About this Research Topic
Natural antibodies (NAbs) circulate in normal individuals in the absence of exogenous antigenic stimulation. In the mouse NAbs derive mainly from B-1 cells, a distinct B-cell subset found in the peritoneal and pleural cavities as well as the spleen. In contrast with B-2 cells, B-1 cells are positively selected against self-antigens. The repertoire of B-1 cell derived natural antibodies is characterized by a preferential usage of germline-encoded VH and VL genes, which lack N-region additions and is evolutionarily selected due to their importance for organisms’ survival and homeostasis. The natural antibody population rapidly recognizes and protects against pathogens that have not been encountered previously. On the other hand NAbs cross-react with several self-antigens and besides their role as first line defense against pathogens, it has been demonstrated they perform important “housekeeping” functions in healthy organisms. NAbs participate in the clearance of oxidative damaged structures and apoptotic cells, preventing the induction of pro-inflammatory effects. They also play a role in preventing the expansion of specific auto-reactive clones behaving as regulatory elements in acute or chronic inflammation.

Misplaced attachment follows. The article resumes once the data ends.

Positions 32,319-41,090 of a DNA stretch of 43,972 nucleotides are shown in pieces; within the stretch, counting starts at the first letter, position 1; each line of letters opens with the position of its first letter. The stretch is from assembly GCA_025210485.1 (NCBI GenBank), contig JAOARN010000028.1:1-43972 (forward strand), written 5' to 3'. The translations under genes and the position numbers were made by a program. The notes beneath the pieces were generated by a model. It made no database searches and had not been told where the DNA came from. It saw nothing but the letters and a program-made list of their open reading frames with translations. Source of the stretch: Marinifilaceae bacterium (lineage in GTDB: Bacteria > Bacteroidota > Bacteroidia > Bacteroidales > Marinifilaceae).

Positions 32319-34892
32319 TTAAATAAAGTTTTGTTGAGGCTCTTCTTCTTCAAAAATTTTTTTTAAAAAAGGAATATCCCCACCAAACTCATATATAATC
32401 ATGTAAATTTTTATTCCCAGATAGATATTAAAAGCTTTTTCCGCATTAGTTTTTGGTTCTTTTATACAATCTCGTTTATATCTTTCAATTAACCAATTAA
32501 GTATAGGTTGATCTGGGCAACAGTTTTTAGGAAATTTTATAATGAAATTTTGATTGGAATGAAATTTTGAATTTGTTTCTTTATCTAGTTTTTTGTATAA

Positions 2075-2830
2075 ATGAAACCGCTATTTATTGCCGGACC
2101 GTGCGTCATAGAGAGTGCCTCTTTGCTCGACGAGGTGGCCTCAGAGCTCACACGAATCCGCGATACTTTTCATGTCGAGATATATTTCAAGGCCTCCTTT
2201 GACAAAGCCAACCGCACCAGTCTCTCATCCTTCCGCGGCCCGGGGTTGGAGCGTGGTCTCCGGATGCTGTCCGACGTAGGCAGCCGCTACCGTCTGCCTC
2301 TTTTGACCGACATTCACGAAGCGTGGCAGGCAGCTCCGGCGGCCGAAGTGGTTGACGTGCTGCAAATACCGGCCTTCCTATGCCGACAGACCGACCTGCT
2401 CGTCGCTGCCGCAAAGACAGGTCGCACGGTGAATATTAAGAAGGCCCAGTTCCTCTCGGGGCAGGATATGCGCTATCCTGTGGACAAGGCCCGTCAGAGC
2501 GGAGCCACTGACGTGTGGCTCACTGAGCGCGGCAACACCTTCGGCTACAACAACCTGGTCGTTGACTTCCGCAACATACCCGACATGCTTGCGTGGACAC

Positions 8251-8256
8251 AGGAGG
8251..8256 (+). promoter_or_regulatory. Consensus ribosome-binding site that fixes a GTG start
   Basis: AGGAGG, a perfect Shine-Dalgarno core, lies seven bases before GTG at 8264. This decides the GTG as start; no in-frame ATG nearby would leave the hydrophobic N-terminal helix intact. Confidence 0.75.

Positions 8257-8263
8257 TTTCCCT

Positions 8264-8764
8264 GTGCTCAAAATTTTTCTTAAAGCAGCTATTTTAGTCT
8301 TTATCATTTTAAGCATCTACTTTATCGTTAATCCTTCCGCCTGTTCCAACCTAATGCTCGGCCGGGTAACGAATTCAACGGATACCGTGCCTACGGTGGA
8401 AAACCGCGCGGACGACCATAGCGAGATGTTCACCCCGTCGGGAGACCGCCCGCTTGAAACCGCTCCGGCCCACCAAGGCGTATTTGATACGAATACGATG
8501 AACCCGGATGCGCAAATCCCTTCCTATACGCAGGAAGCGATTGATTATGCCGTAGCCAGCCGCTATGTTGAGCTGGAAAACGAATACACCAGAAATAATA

Furthermore NAbs have shown to bind to ‘neo-self’ carbohydrate antigens on glycolipids and glycoproteins on malignant but not normal cells, which suggest they may take part in tumor immunosurveillance. Natural antibodies are believed to be essential for the immunoregulatory effects of intravenous immunoglobulin preparations (IVIg) increasingly used in the treatment of autoimmune and inflammatory diseases. To keep the non-pathogenic balance between these dual pathogen/self-antigen cross-reactivities a strict regulation in NAbs secretion and function is necessary in order to avoid autoimmune diseases. Actually, some of the NAbs related auto-reactivities, such as anti-DNA and anti-MOG, have been associated with autoimmunity in addition to the expansion of B-1 cells. However, B-1 cells’ direct role in autoimmune pathogenesis has not been completely established yet.
Many aspects regarding NAbs have yet to be studied in more detail: the reactivity and function of NAbs in health and different diseases, the behavior of this repertoire with increasing age, the regulation of natural antibody production and auto-reactivity, the ways to specifically activate NAbs producing B-1 cells with desired specificities, the characteristics of human NAbs, among others. This Frontiers research topic aims to encourage researchers to share their original data, hypotheses, future perspectives and commentaries regarding these and other aspects of NAbs biology in health and disease.
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